Some sincerely wonder where the lines are drawn on the issue of plagiarism and preaching — what is “stealing” and what is honest research? Others bristle at the very concept of plagiarism, insisting that everything should be “fair game” and that there is nothing wrong with using someone else’s sermon (even preaching the whole thing verbatim) if the original author doesn’t care. Recognizing there are varying views on this issue, here’s a brief summary of my position on pulpit plagiarism — so if you write to take me to task, you’ll at least know what I actually think!
We all share ideas. I get ideas from others, and I hope they get some from me. There is no problem in using ideas and stories from one another. But if I’m drawing a significant amount of material from a book or sermon by another person, it’s appropriate to briefly mention the source. How tough is it to say that a particular story was told by Chuck Swindoll or Max Lucado? (Some of our folks have read their books; they know our sources.)
I edit a magazine about preaching, and we work hard to provide useful illustrations and ideas for preachers to use in their sermons. There’s nothing wrong with that, and we don’t expect you to “footnote” us in your sermons. (If you are then publishing the material, it is appropriate to credit any published sources you use.) Of course, if you are quoting a specific person, it’s good to mention the one you are quoting.
The problem that is increasingly developing today is when a pastor copies or downloads the sermon of another person and preaches it as his own. Why is this a problem?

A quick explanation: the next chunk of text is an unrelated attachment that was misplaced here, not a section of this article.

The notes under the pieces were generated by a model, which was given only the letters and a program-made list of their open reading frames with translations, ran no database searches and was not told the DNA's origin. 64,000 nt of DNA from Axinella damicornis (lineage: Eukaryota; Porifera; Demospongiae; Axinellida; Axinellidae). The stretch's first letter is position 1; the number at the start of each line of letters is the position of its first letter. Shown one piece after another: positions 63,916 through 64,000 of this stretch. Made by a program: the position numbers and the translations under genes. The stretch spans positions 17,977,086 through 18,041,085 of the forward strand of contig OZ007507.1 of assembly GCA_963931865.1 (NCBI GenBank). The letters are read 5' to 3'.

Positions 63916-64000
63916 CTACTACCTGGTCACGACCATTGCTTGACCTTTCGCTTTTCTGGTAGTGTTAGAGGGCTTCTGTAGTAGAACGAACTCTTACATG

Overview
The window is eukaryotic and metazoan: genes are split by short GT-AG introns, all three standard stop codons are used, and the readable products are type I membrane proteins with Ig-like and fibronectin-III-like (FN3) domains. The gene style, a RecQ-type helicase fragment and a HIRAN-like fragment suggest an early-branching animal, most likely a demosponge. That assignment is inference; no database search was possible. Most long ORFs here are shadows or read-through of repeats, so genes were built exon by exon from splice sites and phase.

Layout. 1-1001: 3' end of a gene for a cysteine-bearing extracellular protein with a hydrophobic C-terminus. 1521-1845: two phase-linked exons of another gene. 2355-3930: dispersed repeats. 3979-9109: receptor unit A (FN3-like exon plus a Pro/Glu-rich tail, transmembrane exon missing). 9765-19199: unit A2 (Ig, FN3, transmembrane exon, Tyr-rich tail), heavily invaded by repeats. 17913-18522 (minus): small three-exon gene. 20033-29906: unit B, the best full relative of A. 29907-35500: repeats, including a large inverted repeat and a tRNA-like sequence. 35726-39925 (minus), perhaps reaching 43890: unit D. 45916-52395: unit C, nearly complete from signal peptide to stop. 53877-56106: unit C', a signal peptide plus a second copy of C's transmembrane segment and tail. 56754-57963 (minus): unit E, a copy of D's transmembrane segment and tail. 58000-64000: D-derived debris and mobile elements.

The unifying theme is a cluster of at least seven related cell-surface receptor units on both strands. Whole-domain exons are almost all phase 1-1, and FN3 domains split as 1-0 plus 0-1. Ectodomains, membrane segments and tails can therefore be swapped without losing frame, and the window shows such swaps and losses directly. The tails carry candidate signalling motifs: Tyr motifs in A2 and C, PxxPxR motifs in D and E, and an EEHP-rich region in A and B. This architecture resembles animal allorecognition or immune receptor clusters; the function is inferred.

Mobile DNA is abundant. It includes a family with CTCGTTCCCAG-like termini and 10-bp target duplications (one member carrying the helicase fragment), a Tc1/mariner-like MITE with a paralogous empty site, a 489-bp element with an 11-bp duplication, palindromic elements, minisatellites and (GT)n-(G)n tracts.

1. It is dishonest. It is presenting someone else’s work as my own. If I did that in the business world or in higher education I’d be fired. Do we think preaching has less ethical demands than the secular world? Deception is deception, whatever the context.
2. It cheats the congregation of the anointed passion that comes from a God-called messenger working through the biblical text to uncover the truth God has for that congregation that day. Our congregations deserve better than generic, off-the-shelf sermons. If you are presenting someone else’s sermon, it is more performance than preaching.
3. It cheats the preacher. When we simply take a shortcut and use someone else’s sermons instead of doing the prayerful study to prepare our own messages, we shortchange our own process of growing as spiritual leaders. If we fail to let God grow us in this way, then down the road we will find ourselves wondering why we are so spiritually empty.
If God called you to be an actor or performer, then people expect you to perform scripts written by others. But when a congregation hears a preacher stand before them to present a message from God, they expect that person to have prayed and studied and struggled through to find the message God has for them. And I believe that is what God calls us to do. Why would we settle for less?
Michael Duduit is founding Dean of the College of Christian Studies and the Clamp Divinity School at Anderson University. He also serves as Professor of Christian Ministry. He is the founder and still serves as Executive Editor of Preaching magazine, one of the nation’s premier publications for pastors. His email newsletter, Preaching Now, is read each week by more than 40,000 pastors and church leaders in the U.S. and around the world. He is founder and director of the National Conference on Preaching and the International Congress on Preaching. He has been a pastor and associate pastor, has served a number of churches as interim pastor, and speaks regularly for churches, colleges and conferences. He is author and editor of several books, including the Handbook of Contemporary Preaching, Joy in Ministry: Messages from Second Corinthians, Preaching with Power: Dynamic Insights from Twenty Top Communicators and Communicate With Power.